"The one who does not remember history is bound to live through it again" George SantayanaFor part of this afternoon, I've been reading the two-day debate in Parliament in 1991 which took place before the [EU] Intergovernmental Conference to produce what would become known as the 'Maastricht' treaty. It's fascinating stuff which often beggars belief - the same old arguments but more importantly the utter arrogance. It is a goldmine of quotes (some of which I'll add to my sidebar later). Here are just a few examples:
[Douglas] Hurd: Norway has not yet made a decision on whether she wants to enter the Community. She held a referendum that went the wrong way, but my hon. Friend is right in thinking that Norway may find an opportunity to reconsider. I do not yet know.And:
Mr. Cash : [Mr. Kaufman] said that, when he went to the European Parliament in 1987, he was, to say the least, a reluctant European. Could he explain how, in the following five or six years, he has made such a massive transformation? Is it because he is hoping that there will be a socialist Europe?And:
Mr. Edward Heath: Today we must welcome the fact that the three major parties in this country all agree about the importance of the Community... It is in the interests of our businesses to have a single currency. Imagine what would happen if the rest of the Community had a single currency, and we were the only country without it. What would happen to our business men and our investment? The consequences would be unthinkable.And:
Rev. Ian Paisley: I also took part in the vote in the House in 1972. It comes ill from the lips of [Mr. Heath] to say that he had a mandate to do what he did. I remember the cursing and threats--I saw one hon. Member being hammered over the head with an Order Paper. There was certainly no democracy in the House when it took that vital vote to go into Europe. Every hon. Member who took part in the debate knows that perfectly well.In just two days of debate, the sham of our so-called representative democracy was laid bare 21 years ago. Ted Heath correctly points out all three major parties agree with our membership. We were taken in on a lie, our continuing membership is based on lies, if not the complete truth - yet those in Parliament 'decide' that is in our interests regardless - that it believes that we must be governed by someone else - MP's giving power away lent to them temporarily by the voters.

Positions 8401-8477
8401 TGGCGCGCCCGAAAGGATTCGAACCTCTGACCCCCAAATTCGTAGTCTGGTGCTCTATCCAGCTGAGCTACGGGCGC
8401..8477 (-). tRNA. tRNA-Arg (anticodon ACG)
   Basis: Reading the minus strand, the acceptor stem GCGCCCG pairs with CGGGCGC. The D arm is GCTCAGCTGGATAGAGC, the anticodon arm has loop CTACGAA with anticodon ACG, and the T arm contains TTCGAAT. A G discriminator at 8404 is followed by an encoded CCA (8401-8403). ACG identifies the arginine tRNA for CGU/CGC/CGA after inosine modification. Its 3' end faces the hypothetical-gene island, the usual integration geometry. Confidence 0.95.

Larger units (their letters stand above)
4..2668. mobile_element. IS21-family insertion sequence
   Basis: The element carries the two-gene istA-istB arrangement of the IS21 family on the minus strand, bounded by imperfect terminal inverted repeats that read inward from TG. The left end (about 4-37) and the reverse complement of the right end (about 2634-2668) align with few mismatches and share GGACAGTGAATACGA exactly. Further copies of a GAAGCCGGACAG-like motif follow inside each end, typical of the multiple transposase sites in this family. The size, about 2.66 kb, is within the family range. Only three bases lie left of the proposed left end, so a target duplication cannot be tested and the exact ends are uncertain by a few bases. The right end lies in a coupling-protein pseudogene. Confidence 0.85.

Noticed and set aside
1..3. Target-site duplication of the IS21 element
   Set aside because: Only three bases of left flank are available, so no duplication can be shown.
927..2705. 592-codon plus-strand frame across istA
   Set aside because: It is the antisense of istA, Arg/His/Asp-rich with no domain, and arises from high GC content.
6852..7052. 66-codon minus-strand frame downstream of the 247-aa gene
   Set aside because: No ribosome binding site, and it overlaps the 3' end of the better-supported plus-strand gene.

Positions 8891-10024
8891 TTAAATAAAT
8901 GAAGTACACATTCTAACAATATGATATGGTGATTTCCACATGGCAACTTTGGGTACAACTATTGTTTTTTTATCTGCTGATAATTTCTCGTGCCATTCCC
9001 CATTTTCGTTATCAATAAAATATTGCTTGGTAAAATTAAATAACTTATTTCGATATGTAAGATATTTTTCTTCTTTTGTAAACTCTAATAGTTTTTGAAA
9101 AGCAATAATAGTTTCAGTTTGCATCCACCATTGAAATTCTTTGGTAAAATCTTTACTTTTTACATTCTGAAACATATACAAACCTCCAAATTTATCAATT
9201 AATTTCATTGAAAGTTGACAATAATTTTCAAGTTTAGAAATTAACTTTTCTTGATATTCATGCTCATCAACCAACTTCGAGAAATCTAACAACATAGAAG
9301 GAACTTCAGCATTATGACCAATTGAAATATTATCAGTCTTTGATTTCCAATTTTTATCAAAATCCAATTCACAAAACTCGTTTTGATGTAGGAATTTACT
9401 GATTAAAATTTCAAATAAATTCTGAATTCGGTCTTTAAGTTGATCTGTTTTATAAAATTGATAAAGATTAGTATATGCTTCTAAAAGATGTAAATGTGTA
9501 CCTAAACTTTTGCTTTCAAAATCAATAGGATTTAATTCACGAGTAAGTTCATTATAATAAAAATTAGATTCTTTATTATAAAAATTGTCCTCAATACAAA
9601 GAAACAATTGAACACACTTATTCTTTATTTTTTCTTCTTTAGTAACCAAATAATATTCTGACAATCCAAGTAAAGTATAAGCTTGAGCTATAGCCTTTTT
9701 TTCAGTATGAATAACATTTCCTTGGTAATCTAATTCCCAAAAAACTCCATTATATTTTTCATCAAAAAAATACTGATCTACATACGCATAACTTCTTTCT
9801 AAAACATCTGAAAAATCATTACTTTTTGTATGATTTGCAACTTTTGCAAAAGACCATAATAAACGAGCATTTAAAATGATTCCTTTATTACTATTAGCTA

As such, as Witterings from Witney consistently argues we now live in a form elected dictatorship - a view shared by Thatcher in the above debate:
Now, it looks to me as if three parties will be for a single currency and for sacrificing a great deal of the work that it has previously been the right of Parliament to do. How are the people to make their views known in this absence of choice? That was the particular point. My right hon. Friend will remember that our right hon. Friend the noble Lord Hailsham, made an interesting speech on elective dictatorship.It's with this in mind that I refer to Cameron's article in the Telegraph (published Sunday) yet again promising a referendum (we've been here before) despite ruling out an in/out one a couple of days ago:
The Prime Minister uses an article in The Sunday Telegraph to say that Britain is in danger of getting swamped by EU legislation and bureaucracy which he would like to see scrapped. He makes clear for the first time that changes will need the “full-hearted support of the British people” down the line and adds: “For me the two words 'Europe’ and 'referendum’ can go together.”'Real change' he calls it, but:
Mr Cameron argues that an in or out referendum is not the right choice because the “vast majority of the British people” wants changes to the current relationship with the EU.Today was Armed Forces day, an opportunity to thank those who gave their lives trying to defend a system which meant that future generations could change their government without having to do the same. Cameron is one of many that is an example of how that sacrifice was betrayed.
The consequence of which are the rules of the game no longer apply, as Autonomous Mind writes
Dear reader, if you want power then it has to be taken back. Our servants have made themselves our masters. They will not give power away. Rejecting these people is not enough, we have to defeat them. The game has to be played differently. The rules of the game no longer apply.Cameron, Parliament nor the main parties are any longer the future - we have to defeat all of them.